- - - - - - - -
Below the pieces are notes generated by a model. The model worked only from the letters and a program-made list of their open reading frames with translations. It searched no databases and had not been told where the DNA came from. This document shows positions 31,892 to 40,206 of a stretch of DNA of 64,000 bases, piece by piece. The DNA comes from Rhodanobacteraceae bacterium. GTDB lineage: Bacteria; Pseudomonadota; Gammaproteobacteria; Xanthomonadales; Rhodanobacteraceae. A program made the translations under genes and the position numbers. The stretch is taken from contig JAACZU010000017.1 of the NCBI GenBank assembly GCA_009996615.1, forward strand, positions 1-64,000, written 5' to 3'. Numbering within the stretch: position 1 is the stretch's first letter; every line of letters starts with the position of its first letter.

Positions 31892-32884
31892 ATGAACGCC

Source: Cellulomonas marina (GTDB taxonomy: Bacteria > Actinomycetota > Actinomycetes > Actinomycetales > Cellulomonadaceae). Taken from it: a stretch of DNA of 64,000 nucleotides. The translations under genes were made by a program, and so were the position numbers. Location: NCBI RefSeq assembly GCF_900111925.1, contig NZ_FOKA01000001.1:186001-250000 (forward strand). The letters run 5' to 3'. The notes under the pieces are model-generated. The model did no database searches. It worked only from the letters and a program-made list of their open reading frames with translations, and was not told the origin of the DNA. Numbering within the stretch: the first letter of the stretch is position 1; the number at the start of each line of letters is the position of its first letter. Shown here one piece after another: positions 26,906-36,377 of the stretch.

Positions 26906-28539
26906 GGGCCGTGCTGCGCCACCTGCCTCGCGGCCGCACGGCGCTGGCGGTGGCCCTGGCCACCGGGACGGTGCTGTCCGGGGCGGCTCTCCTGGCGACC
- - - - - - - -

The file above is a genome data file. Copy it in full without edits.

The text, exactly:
Below the pieces are notes generated by a model. The model worked only from the letters and a program-made list of their open reading frames with translations. It searched no databases and had not been told where the DNA came from. This document shows positions 31,892 to 40,206 of a stretch of DNA of 64,000 bases, piece by piece. The DNA comes from Rhodanobacteraceae bacterium. GTDB lineage: Bacteria; Pseudomonadota; Gammaproteobacteria; Xanthomonadales; Rhodanobacteraceae. A program made the translations under genes and the position numbers. The stretch is taken from contig JAACZU010000017.1 of the NCBI GenBank assembly GCA_009996615.1, forward strand, positions 1-64,000, written 5' to 3'. Numbering within the stretch: position 1 is the stretch's first letter; every line of letters starts with the position of its first letter.

Positions 31892-32884
31892 ATGAACGCC

Source: Cellulomonas marina (GTDB taxonomy: Bacteria > Actinomycetota > Actinomycetes > Actinomycetales > Cellulomonadaceae). Taken from it: a stretch of DNA of 64,000 nucleotides. The translations under genes were made by a program, and so were the position numbers. Location: NCBI RefSeq assembly GCF_900111925.1, contig NZ_FOKA01000001.1:186001-250000 (forward strand). The letters run 5' to 3'. The notes under the pieces are model-generated. The model did no database searches. It worked only from the letters and a program-made list of their open reading frames with translations, and was not told the origin of the DNA. Numbering within the stretch: the first letter of the stretch is position 1; the number at the start of each line of letters is the position of its first letter. Shown here one piece after another: positions 26,906-36,377 of the stretch.

Positions 26906-28539
26906 GGGCCGTGCTGCGCCACCTGCCTCGCGGCCGCACGGCGCTGGCGGTGGCCCTGGCCACCGGGACGGTGCTGTCCGGGGCGGCTCTCCTGGCGACC